After COVID ‘nightmare,’ Jake Sanderson joins US at Olympics

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BEIJING — Jake Sanderson woke up each morning in Los Angeles and checked his phone to find out his latest test result.

After testing positive for the coronavirus at USA Hockey’s pre-Olympic camp, the next four results all came back the same. Finally, Sanderson began testing negative and got the five in a row he needed to travel to China.

The University of North Dakota defenseman passed his test at the airport and skated with his U.S. teammates Friday. After a longer-than-expected stay in LA, Sanderson could play against Canada on Saturday or Germany on Sunday and is ready to move past his “nightmare” and on to hockey.

“I was very disappointed and upset with all of it,” Sanderson said. “Just a lot of waiting and a lot of hoping I would get here. … It was a roller coaster and up and down emotions, but at the end I’m here, and that’s all that matters.”

Sanderson took part in one practice stateside before he tested positive for what he said was the first time. Frustration set in for the 19-year-old while the rest of the U.S. men’s hockey team flew to Beijing and he waited out the clock for more than 120 hours to build up enough negative COVID-19 tests.

Physically, he felt fine. Sanderson had no symptoms, so he rode the stationary bike and worked out as much as possible. By the tail end of his time in virus protocol, he was even able to get on the ice a couple of times to keep his conditioning level up.

“It was more mentally grueling for him than physically,” coach David Quinn said. “It’s been a tough stretch for him here. Any time you’re put in the situation he’s in, it’s not fun, for a variety of reasons.”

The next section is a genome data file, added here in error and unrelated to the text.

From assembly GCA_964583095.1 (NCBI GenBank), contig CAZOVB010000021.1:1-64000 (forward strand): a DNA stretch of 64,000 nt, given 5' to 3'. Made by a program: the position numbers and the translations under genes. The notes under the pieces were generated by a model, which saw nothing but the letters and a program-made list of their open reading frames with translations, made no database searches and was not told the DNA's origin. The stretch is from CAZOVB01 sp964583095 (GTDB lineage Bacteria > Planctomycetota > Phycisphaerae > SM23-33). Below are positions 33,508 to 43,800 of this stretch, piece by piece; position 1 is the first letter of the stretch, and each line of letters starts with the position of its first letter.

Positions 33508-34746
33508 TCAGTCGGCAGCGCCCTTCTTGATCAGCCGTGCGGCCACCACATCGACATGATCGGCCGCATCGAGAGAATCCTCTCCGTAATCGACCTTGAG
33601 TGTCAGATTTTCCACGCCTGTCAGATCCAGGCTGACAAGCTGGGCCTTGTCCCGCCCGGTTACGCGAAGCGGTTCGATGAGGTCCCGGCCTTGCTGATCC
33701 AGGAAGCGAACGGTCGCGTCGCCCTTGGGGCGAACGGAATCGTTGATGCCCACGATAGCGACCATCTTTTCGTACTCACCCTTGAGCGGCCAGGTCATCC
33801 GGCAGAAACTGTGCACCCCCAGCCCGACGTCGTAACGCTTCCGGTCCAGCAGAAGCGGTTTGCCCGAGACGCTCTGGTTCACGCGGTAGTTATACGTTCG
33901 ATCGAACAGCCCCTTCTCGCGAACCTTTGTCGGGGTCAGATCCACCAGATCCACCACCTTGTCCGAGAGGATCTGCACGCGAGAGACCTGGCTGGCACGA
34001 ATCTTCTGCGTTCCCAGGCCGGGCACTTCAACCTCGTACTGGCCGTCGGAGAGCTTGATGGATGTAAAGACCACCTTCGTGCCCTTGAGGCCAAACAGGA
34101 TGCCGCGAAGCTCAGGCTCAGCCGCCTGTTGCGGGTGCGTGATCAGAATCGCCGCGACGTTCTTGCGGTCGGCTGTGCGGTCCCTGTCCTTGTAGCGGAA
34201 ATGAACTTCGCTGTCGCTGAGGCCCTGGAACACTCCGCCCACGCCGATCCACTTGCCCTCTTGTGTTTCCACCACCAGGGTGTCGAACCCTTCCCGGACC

Sanderson ready Ryan Holiday’s “The Daily Stoic” book and a bit of the Bible. He spoke with friends and family, particularly his parents, and tried to stay in good spirits.

His teammates also tried to help in that department. Captain Andy Miele said players were texting Sanderson to check in and ask how he was doing.

“We would text each other every once in a while, and he was hanging in there,” close friend and fellow defenseman Brock Faber said. “He kept his hopes up, and obviously it worked out.”

Sanderson said he prayed and had others praying for him to get cleared. He thanked USA Hockey for helping him take care of the necessary steps to make it to the Olympics, a tournament in which he was expected to have a major role.

There’s still that chance for the native of Whitefish, Montana, who was the No. 5 overall pick in the 2020 NHL draft by the Ottawa Senators. The knockout round is next week, and the U.S. is much more of a medal threat with an elite, 6-foot-2 puck mover like Sanderson on the blue line.

“You never know in these tournaments what can happen,” Miele said, singling out Sanderson’s confidence as an element of his game that stands out. “Someone with that kind of confidence can always jump in and make an impact right away. We’re glad to have him here. His depth his huge for us, so it makes our team that much better.”

Faber expects Sanderson to be ready to go right away. Even if the coaching staff eases Sanderson back into the fast pace of Olympic hockey, he is energized and feeling good about what he can add for the Americans.

“I’m so happy to be out with the guys, and that’s just a boost of energy in itself,” Sanderson said. “I’m going to make the most of my opportunity.”

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    Stars aligned with new coach DeBoer, Nill-constructed roster

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    DALLAS — General manager Jim Nill sensed things were coming together for the Dallas Stars even before the season started with new coach Pete DeBoer and a roster mixed with proven veterans, up-and-coming young players, and even a teenaged center.